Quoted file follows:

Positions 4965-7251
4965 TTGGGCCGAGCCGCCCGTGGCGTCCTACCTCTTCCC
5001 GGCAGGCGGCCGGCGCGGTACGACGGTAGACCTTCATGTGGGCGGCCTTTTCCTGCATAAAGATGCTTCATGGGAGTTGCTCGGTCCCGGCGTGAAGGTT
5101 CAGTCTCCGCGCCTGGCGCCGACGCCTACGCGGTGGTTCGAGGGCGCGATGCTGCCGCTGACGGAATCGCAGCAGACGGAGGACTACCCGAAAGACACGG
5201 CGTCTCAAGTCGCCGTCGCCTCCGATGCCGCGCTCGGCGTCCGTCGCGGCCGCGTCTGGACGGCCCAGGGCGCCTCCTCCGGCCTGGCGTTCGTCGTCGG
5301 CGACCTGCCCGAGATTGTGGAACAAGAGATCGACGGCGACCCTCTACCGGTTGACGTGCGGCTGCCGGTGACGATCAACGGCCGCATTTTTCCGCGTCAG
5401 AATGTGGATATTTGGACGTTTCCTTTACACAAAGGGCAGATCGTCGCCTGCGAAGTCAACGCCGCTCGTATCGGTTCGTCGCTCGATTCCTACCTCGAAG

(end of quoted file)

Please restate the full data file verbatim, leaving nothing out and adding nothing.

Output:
Positions 4965-7251
4965 TTGGGCCGAGCCGCCCGTGGCGTCCTACCTCTTCCC
5001 GGCAGGCGGCCGGCGCGGTACGACGGTAGACCTTCATGTGGGCGGCCTTTTCCTGCATAAAGATGCTTCATGGGAGTTGCTCGGTCCCGGCGTGAAGGTT
5101 CAGTCTCCGCGCCTGGCGCCGACGCCTACGCGGTGGTTCGAGGGCGCGATGCTGCCGCTGACGGAATCGCAGCAGACGGAGGACTACCCGAAAGACACGG
5201 CGTCTCAAGTCGCCGTCGCCTCCGATGCCGCGCTCGGCGTCCGTCGCGGCCGCGTCTGGACGGCCCAGGGCGCCTCCTCCGGCCTGGCGTTCGTCGTCGG
5301 CGACCTGCCCGAGATTGTGGAACAAGAGATCGACGGCGACCCTCTACCGGTTGACGTGCGGCTGCCGGTGACGATCAACGGCCGCATTTTTCCGCGTCAG
5401 AATGTGGATATTTGGACGTTTCCTTTACACAAAGGGCAGATCGTCGCCTGCGAAGTCAACGCCGCTCGTATCGGTTCGTCGCTCGATTCCTACCTCGAAG